Thailand must hope for date with Lippi’s China in bid for quarter-final spot

After the emotional rollercoaster of Thailand’s 1-1 draw with the UAE, it’s time for a reality check before the War Elephants play their round of 16 tie in the 2019 AFC Asian Cup.

There was cause for celebration as caretaker boss Sirisak Yodyardthai saw his team dig in for a point against the tournament hosts to finish second in Group A.

It is a great achievement only in the context of the turmoil of Matchday One, which saw a second-half capitulation against India and the subsequent dismissal of head coach Milovan Rajevac.

However, looking at the bigger picture, the reality is that Thailand have merely met expectations by finishing second to UAE in a relatively weak group.

Neither Group A rivals Bahrain nor India progressed to the final round of 2018 World Cup qualifying as Thailand did, so for the Thais to maintain their position as one of the better sides in Asia, their place in the last 16 was vital.

Here are three things to consider after Thitipan Puangchan’s scrappy goal secured Thailand’s ticket to a tie against South Korea or China.

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Photo credit: @Changsuek

  1. How good is Chanathip?

Thailand’s finest talent of this, and perhaps any other generation, has demonstrated that when the going gets tough, Chanathip Songkrasin gets going.

He was outstanding in the 1-0 victory over Bahrain last week, scoring a fine winning goal into the bargain. Against the UAE, he put in another all-action performance, producing a decisive contribution as his floated ball over the UAE defence led to the equalising goal.

Chanathip’s physical condition is in stark contrast to the player of three or four years ago, who was considered good for 70 minutes and often substituted. The 25-year-old’s energy levels were incredible as he buzzed around the pitch, nicking the ball off opponents, driving forward in all directions and providing some excellent passes.

An exit in the last 16 would mean that this Thailand team did not go as far as was hoped. However, the last two games have proved that Chanathip is not just a skilful playmaker, but also a leader and a ferocious competitor. He has already gone further than most would have expected a few years back.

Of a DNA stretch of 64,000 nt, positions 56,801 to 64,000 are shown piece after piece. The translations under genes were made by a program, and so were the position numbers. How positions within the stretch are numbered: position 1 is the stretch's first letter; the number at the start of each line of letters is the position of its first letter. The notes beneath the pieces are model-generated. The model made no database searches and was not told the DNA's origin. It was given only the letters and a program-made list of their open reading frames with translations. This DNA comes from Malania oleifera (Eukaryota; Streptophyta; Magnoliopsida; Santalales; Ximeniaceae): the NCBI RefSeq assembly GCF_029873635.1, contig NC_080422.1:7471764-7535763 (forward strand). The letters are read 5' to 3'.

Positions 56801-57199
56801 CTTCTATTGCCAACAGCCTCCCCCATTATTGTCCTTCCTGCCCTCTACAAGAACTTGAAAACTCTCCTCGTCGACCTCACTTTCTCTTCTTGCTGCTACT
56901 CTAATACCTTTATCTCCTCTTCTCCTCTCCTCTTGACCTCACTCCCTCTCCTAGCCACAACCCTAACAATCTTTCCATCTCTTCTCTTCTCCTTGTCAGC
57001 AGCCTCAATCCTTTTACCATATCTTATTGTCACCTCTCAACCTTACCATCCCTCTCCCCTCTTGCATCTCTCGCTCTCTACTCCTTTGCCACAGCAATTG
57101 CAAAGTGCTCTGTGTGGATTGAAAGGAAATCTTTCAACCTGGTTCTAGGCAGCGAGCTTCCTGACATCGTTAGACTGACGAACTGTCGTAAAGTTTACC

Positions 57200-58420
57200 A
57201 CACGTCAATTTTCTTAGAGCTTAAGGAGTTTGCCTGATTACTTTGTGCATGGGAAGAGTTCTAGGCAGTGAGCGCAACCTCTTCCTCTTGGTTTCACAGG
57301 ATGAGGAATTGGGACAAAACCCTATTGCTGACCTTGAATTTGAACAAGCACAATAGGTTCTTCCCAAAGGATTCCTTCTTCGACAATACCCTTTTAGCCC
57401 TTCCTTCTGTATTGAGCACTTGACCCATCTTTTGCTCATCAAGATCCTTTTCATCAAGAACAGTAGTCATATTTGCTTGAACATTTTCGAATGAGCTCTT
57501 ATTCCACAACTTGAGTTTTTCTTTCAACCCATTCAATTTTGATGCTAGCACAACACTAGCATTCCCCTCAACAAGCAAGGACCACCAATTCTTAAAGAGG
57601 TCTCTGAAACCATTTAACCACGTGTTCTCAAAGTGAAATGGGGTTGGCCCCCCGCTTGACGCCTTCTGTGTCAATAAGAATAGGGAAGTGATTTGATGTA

1. Get behind South Korea

Regardless of who they face in the last 16, Thailand will go in as underdogs. Choosing to stick rather than twist in the second half against UAE was an understandable strategy in the context but it also meant that they would have a much tougher last-16 assignment.

However, the War Elephants will surely have a preference for facing an erratic Chinese side over the might of South Korea. To make this happen, South Korea must beat China on Wednesday.

The Koreans have made a slow start to the tournament, picking up 1-0 wins over the Philippines and Kyrgyzstan, while China are also on six points but at the top of Group C on goal difference.

With China’s star man Wu Lei struggling with injury and South Korea having added their top talent Son Heung-min to the squad, it seems clear that Sirisak’s side might have a better chance of reaching the last eight in a tie against Marcello Lippi’s men. Beating China would be a surprise, but beating South Korea would be a monumental shock.

Players and managers will often tell you that they don’t care which team they play in a knockout tournament. However, if Thailand want to go beyond simply meeting expectations, they might be better equipped to see off the challenge of the world’s most populous nation than the country that beat Germany at last year’s World Cup.

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Photo credit: @Changsuek

  1. Give Sirisak the job if he wants it

The outstanding achievements of Peter Withe as Thailand head coach from 1998 to 2003 look all the more impressive in light of recent events.

He remains the only foreign head coach to find the formula to get the best from the Thai national team players and after player power apparently saw off Milovan Rajevac, you wonder if there is any point in trying to recruit from overseas again.

Managing Thai players requires a clear understanding of the cultural mindset but there is much more to the job than that. Behind the scenes, there are multiple internal relationships to maintain and the key is not to upset the wrong people.

You cannot go around breaking eggs to make an omelette – you have to walk on egg shells and hope to keep everyone happy.

Tristan Do told Fox Sports that Rajevac took the fun out of training – interesting comments from someone raised in France – but very representative of the Thai character. There needs to be fun, the atmosphere has to be light and then the players will respond to you.

For that reason, it seems pointless to scour the globe for another Rajevac or Peter Reid or Winfried Schafer. The success of Kiatisuk Senamuang was built on his relationships with the players and in a job in which you have limited time with the players and have to hit the ground running, it might be a lot easier to put faith in someone who does not have a steep learning curve in intercultural understanding ahead of them.

If Sirisak can deal with the various challenges of the job, while maintaining the respect of the players, he might be the best available option.

One thought on “Thailand must hope for date with Lippi’s China in bid for quarter-final spot

  1. Seems these players don’t understand the sense of professionalism. They still have the mentality of amateur players.

    When a person in the real world goes to their job, they must put aside their personality and do whatever is required to perform their job. They cannot decide to be moody and not work because they are having a bad day due to their personality. The boss is not going to beg them to work, he will find someone else more professional.

    Like

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